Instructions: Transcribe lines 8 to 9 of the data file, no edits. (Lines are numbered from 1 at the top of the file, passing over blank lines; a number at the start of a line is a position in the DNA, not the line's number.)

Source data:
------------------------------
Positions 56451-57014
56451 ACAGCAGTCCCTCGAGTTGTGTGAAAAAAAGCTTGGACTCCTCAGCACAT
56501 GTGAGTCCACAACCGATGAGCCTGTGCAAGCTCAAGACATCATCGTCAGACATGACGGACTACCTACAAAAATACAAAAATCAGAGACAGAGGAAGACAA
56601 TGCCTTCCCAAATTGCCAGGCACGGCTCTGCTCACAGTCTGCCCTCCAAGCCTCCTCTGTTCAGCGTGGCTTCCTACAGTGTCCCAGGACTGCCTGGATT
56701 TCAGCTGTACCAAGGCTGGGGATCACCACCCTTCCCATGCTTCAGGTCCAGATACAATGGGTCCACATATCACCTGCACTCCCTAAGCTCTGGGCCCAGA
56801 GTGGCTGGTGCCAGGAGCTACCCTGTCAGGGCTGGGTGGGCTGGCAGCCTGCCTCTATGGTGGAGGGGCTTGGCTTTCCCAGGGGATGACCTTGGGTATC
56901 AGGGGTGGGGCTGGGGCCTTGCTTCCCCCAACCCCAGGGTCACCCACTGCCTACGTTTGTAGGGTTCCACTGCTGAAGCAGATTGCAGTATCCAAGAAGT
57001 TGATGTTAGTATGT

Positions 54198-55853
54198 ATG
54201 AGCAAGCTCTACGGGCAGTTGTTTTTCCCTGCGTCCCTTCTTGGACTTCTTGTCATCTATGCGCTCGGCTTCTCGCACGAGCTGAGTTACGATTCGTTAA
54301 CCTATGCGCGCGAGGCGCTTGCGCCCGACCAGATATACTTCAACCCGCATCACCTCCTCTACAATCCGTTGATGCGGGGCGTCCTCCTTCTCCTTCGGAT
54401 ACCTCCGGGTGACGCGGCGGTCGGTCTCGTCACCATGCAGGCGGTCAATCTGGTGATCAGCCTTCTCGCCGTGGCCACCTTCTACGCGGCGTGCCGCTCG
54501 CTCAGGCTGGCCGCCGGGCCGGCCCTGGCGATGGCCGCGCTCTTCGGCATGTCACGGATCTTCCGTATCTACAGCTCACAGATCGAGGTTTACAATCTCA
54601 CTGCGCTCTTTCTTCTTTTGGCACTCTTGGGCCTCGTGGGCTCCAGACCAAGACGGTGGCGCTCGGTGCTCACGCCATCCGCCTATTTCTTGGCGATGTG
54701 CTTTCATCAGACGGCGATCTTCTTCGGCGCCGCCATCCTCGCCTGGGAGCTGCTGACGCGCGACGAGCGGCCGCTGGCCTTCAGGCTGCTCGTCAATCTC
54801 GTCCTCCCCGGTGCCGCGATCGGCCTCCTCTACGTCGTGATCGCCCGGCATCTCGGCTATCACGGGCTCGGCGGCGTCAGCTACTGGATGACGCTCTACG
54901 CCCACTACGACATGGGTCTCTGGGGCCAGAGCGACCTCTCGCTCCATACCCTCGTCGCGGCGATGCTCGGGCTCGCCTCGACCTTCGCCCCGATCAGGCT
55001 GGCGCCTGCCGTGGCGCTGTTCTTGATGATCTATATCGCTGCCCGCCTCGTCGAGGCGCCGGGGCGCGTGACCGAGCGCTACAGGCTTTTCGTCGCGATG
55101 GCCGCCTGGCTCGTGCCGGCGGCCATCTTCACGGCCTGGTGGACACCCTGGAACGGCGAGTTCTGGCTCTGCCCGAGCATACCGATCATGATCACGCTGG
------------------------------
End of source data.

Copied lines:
57001 TGATGTTAGTATGT

Positions 54198-55853